While the folks over at The Skeptic's Dictionary don't seem to think much of aromatherapy, I'm a firm believer. Oh, I don't know about the power of aroma to heal physical ailments, but I have no doubt about the power of aroma upon my mood and general sense of well being.
As you might imagine, I frequently encounter hard-to-deal-with smells. I'll spare you details, but I've noticed the negative thoughts and feelings these smells produce in me. Bad smells have a way of making me feel inadequate, overwhelmed, and defeated. Bad smells send messages to my brain like, "No matter how much effort you exert into cleaning this house, it will never be enough," and "You call this a healthy environment?" and "I knew it. We really are white trash."
To counteract the negative effects of these smells upon my psyche, I have carefully chosen products, the scents of which send me positive messages, placed throughout the house.
There are the basics:
1. Pine-Sol says, "Clean."
2. Bleach says, "Disinfected."
3. Murphy's Oil sings, "The dirt is finished and the finish is fine."
But it's nice to have subtle, more therapeutic smells about the place, too, like my pricey salon shampoo. In the peaceful bliss that is my morning shower, it whispers, "You are every bit as good as the professional woman. Your hair is just as important as hers and so is your job."Then my rainy-misty-mountain shower gel seems to say, "Every day is a new day. Make the most of this one. You can do it!"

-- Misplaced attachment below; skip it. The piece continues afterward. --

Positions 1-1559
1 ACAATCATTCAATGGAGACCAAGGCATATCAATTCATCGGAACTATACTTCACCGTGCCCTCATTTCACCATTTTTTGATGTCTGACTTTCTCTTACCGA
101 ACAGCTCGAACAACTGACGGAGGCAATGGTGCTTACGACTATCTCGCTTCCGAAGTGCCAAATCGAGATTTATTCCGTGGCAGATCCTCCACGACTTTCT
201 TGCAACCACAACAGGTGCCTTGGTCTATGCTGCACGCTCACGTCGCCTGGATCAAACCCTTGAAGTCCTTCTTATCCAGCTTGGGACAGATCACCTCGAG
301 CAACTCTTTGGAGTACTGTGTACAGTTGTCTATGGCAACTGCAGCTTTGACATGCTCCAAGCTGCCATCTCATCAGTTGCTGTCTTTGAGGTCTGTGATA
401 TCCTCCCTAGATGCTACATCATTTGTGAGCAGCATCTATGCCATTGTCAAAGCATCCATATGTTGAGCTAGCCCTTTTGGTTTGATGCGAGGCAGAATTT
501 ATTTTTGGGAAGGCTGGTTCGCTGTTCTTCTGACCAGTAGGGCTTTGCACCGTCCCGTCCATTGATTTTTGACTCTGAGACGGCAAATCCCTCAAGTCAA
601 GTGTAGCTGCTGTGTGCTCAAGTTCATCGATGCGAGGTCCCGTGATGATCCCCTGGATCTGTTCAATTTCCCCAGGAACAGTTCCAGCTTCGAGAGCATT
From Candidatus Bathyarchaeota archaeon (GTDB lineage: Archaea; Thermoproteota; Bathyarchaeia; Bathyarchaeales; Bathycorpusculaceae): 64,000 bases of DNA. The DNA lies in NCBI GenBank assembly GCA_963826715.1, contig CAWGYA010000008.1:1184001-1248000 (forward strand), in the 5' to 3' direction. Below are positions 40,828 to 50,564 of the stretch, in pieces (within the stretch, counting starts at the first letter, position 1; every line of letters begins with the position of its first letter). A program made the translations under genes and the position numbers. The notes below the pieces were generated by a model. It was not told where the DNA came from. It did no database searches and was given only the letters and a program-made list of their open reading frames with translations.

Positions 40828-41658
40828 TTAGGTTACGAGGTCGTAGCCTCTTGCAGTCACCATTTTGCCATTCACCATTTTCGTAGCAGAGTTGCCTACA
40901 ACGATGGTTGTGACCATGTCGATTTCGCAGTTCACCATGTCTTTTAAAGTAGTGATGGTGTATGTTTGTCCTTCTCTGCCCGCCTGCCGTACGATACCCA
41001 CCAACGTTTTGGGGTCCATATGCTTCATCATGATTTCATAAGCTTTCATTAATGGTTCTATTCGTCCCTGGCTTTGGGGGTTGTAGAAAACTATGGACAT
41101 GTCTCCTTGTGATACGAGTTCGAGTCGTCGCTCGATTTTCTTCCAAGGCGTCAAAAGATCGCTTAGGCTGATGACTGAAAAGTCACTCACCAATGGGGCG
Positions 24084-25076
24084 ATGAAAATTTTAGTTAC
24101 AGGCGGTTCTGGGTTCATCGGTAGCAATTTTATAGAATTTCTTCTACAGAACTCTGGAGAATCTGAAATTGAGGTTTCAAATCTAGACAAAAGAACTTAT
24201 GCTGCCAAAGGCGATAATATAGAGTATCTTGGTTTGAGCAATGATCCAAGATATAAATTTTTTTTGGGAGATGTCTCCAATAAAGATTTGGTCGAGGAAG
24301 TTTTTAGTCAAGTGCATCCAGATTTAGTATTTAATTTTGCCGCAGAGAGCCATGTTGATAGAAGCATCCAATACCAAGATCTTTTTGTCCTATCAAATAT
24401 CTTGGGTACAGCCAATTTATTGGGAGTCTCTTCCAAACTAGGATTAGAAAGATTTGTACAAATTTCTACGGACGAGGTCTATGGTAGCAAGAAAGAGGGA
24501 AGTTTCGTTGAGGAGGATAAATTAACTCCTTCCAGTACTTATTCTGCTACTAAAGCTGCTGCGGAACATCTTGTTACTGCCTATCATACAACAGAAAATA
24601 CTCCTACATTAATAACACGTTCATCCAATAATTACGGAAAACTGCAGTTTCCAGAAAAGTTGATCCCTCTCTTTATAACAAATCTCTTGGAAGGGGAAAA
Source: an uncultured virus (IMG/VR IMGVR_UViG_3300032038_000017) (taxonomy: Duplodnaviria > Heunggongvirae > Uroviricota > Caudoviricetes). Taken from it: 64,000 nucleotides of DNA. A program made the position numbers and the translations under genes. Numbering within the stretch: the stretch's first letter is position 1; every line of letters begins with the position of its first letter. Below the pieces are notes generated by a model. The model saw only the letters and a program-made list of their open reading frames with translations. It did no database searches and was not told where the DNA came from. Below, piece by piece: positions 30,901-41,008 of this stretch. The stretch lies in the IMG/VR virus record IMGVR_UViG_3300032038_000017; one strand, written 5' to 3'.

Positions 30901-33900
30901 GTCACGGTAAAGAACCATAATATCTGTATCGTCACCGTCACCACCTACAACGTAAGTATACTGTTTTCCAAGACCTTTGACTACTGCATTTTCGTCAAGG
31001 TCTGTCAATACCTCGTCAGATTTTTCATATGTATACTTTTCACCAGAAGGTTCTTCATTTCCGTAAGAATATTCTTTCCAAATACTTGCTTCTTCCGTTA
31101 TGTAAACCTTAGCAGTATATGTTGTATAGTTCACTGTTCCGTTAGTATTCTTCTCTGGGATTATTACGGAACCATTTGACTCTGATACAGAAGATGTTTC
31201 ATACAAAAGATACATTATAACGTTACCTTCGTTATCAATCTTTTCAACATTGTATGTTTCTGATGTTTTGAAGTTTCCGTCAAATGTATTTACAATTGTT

It is always good, too, to take advantage of the power of scent to evoke memory. I like to drop a few drops of Whisk scented oil on a new vacuum bag. I do this partly because I love the smell of it and partly because it has a way of "Whisking" me back eight years to when I first learned this technique. This scent asks me, "Remember when you had hardly anyone to clean up after and yet you cleaned obsessively? Remember when there were no nose-and-mouth marks on your windows, no handprints on your walls, no food caked to your kitchen chairs?" Somehow it feels good to remember that.
Orange Blossom Honey handsoap, made by Trader Joe's, is another memory scent I've discovered recently. It takes me back to my college days in Southern California. There, I studied the Great Books of the Western World, formed lasting friendships, and met my husband. "Remember who you were." this scent seems to say, "Do not forget your ideals."
Lastly, I can't fail to mention my emergency floral, feminine-affirming room spray made by Crabtree and Evelyn. This stuff just screams, "Girlie-Girlie-Girlie!" It wouldn't surprise me if it were one day clinically proven to lower testosterone levels.
So those are a few of the therapeutic aromas that help me get by. I'm sure many of you could share some of your own. It's pretty cheap therapy, if you think about it. Now, if only we could buy bottled silence.